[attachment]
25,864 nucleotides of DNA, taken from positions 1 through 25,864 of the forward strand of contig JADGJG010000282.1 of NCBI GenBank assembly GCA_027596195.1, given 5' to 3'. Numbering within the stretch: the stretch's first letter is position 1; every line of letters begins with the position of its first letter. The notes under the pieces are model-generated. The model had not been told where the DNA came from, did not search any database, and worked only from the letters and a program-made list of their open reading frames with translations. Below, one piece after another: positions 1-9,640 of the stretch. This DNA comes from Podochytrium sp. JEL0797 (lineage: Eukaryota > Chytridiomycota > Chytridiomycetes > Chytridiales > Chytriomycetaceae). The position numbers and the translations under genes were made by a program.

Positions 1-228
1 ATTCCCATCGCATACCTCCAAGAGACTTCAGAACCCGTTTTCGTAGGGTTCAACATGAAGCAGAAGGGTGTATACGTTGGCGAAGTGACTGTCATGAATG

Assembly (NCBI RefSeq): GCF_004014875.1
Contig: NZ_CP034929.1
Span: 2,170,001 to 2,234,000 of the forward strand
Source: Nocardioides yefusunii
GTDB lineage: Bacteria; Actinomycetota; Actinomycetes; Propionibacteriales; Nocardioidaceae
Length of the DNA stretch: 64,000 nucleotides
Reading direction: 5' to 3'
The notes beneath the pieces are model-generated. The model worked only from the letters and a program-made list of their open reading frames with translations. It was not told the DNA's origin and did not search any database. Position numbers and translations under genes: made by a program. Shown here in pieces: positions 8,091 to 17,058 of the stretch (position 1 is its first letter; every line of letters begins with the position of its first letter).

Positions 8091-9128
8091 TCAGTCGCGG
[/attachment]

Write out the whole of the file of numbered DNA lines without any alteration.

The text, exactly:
25,864 nucleotides of DNA, taken from positions 1 through 25,864 of the forward strand of contig JADGJG010000282.1 of NCBI GenBank assembly GCA_027596195.1, given 5' to 3'. Numbering within the stretch: the stretch's first letter is position 1; every line of letters begins with the position of its first letter. The notes under the pieces are model-generated. The model had not been told where the DNA came from, did not search any database, and worked only from the letters and a program-made list of their open reading frames with translations. Below, one piece after another: positions 1-9,640 of the stretch. This DNA comes from Podochytrium sp. JEL0797 (lineage: Eukaryota > Chytridiomycota > Chytridiomycetes > Chytridiales > Chytriomycetaceae). The position numbers and the translations under genes were made by a program.

Positions 1-228
1 ATTCCCATCGCATACCTCCAAGAGACTTCAGAACCCGTTTTCGTAGGGTTCAACATGAAGCAGAAGGGTGTATACGTTGGCGAAGTGACTGTCATGAATG

Assembly (NCBI RefSeq): GCF_004014875.1
Contig: NZ_CP034929.1
Span: 2,170,001 to 2,234,000 of the forward strand
Source: Nocardioides yefusunii
GTDB lineage: Bacteria; Actinomycetota; Actinomycetes; Propionibacteriales; Nocardioidaceae
Length of the DNA stretch: 64,000 nucleotides
Reading direction: 5' to 3'
The notes beneath the pieces are model-generated. The model worked only from the letters and a program-made list of their open reading frames with translations. It was not told the DNA's origin and did not search any database. Position numbers and translations under genes: made by a program. Shown here in pieces: positions 8,091 to 17,058 of the stretch (position 1 is its first letter; every line of letters begins with the position of its first letter).

Positions 8091-9128
8091 TCAGTCGCGG